Resilience is one of those current buzz words. I read blog posts, books and newsletters, all of which advocate the importance of resilience. I hear psychologists, doctors, teachers, academics all talk about building resilience. And I agree. It is an important characteristic; it’s the ability to bounce back. A lot can go awry in life and inner strength is needed to deal with the woes and worries that attempt to knock us down.
Particularly, at this time of year, resilience is necessary. There are people for whom Christmas wears them down, people who are alone and sad, people who have dysfunctional, toxic families and prefer not to spend time in such an environment. There are others who don’t have enough money for presents or food, even. There are people who are gravely ill, and can’t muster enthusiasm to celebrate.
Two days before Christmas, my family and I began the 700-plus kilometre trek from Melbourne to Adelaide so that we can spend the big day with my parents, brothers and their families. We were also planning to spend the afternoon of Christmas Eve with extended family members, cousins and their offspring; we hadn’t all been together for many years. Roughly 200kms into our trip, the steering on our car packed in. We pulled into the next country town, stopped at a petrol station to buy power steering fluid to fill the car’s power steering tank in the engine. As Hubster poured it in, I watched it flow out onto the ground below the engine at the same rate: a crack in the pipe was our best hope; I don’t want to think about the worst option. Hubster made the devastating decision to turn for home, knowing it was wiser to guide the car only 200kms rather than the further 500kms to get to Adelaide. Our children took the news well, all things considered. They were disappointed, there were tears, but they understood the gravity of the situation and knew that their dad was making the right, but difficult, decision. He was keeping us all as safe as possible.
Though, this choice to turn for home had troubling implications. In my planning for Christmas, I assisted Father Christmas in the presents he brings for my children by choosing and purchasing online, and having them delivered to my parents’ home. This was clever on my part, as it meant that Hubster and I didn’t have to hide them in the back of the car, with the kids in transit. I lauded myself, at the time, for my forward planning. Now, of course, it meant that our kids would have no Father Christmas presents on Christmas Day and I was metaphorically slapping my forehead, wondering how I was going to guide the kids through this problem. Two of my children are teetering on the edge of belief, at 10 years of age, they’ve heard many school friends explain where those presents ‘actually’ come from. I was worried this would be the end of magic for them.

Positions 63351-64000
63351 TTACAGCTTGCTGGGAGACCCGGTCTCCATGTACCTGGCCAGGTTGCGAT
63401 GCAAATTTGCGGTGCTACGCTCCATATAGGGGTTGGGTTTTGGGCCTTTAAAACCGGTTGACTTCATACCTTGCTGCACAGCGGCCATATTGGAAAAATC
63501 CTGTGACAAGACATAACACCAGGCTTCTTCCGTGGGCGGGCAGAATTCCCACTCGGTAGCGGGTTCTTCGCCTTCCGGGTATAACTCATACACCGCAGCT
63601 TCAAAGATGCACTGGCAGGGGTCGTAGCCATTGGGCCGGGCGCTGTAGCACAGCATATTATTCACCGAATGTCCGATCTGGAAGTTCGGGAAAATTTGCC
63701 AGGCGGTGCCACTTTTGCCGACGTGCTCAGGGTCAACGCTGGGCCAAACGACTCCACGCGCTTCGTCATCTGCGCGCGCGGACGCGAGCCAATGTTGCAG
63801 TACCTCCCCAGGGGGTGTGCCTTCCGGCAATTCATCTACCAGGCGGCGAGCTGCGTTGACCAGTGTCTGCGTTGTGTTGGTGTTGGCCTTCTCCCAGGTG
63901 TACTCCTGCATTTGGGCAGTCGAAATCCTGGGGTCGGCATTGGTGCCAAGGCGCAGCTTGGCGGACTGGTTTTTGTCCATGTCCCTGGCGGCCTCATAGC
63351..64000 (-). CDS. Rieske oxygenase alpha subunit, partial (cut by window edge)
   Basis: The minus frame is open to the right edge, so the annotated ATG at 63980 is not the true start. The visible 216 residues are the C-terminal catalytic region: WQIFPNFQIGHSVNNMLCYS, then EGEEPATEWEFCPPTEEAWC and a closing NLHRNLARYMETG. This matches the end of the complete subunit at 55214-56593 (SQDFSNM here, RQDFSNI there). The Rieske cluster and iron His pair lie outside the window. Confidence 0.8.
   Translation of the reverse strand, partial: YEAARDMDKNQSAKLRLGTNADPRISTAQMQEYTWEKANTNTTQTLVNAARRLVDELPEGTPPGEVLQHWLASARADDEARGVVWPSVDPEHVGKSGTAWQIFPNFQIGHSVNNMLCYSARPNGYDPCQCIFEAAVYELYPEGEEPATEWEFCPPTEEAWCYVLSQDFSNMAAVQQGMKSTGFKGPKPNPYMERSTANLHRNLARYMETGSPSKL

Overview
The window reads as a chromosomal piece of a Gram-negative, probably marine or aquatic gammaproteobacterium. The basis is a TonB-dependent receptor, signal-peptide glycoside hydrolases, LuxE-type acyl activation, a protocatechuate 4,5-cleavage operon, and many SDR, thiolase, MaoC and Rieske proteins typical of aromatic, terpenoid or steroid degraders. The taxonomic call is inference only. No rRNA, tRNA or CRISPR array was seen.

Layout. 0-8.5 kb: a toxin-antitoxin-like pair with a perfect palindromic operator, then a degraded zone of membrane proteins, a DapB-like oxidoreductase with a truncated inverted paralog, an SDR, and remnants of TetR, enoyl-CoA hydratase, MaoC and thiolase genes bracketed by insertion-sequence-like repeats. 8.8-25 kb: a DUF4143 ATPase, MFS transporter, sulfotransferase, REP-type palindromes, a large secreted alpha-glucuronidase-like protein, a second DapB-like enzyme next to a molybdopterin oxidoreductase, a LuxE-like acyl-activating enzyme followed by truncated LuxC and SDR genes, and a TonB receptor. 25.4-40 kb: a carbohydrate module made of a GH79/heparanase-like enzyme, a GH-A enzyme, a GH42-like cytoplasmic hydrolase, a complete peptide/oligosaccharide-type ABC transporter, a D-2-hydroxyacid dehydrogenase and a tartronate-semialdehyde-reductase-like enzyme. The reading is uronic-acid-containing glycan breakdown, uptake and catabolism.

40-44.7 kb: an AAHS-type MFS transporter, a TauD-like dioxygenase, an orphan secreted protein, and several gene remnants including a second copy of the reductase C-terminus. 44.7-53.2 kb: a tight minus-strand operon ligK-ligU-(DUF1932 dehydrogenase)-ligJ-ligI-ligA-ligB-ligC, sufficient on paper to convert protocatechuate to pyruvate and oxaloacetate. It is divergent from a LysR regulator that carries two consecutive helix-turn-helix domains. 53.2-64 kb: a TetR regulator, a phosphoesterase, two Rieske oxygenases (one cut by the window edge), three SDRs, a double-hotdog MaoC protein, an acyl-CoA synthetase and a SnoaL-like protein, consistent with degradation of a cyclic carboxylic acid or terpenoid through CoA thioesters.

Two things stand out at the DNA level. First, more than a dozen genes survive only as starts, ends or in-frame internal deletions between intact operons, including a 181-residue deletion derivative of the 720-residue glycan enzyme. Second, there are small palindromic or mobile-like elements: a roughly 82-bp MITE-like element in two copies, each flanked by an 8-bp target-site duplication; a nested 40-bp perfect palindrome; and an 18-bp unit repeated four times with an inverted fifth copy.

So, my children woke on Christmas morning with empty sacks at the end of their bed. The disappointment was evident in their tone, when one said to me, ‘Mum, Santa hasn’t been’. I responded by saying he’s most likely left them at Grandma’s house, and that we’d call her as soon as it became a more respectable hour. A quick phone call assured the children that there were indeed Father Christmas presents for my children, and Grandma was working on a plan to get them to us as soon as possible.
Back to resilience. I am proud of the way my kids behaved in this situation. Hubster and I laid the groundwork, of course. On the drive home, we talked about how our predicament wasn’t so bad. There was nothing seriously wrong with me, Hubster or our kids. We reinforced that the car, although limping, hadn’t crashed and we weren’t hurt. And although there might be a sinister issue with the car, it is fixable, albeit possibly expensive. We reminded the children that there are many people in situations much worse than us. We are loved, missed, cared for and healthy. And proudly, my children bounced back from their disappointment. We watched as their resilience kicked in.
I hope that your personal store of resilience is stocked. However your Christmas and Boxing Day panned out, I want you to be aware that you have everything you need within you, to get through each day, any day. Sure, there may be days, weeks even, when you feel that this is untrue – I feel it myself at times. But let me assure you that it’s there. And that there are people who care for you, even if you are unaware. Somebody knows your name, somebody can lend a hand if you are unable to pick yourself back up. Look around you, look within you, and find your inner strength. Grasp onto your resilience, go up and never stop.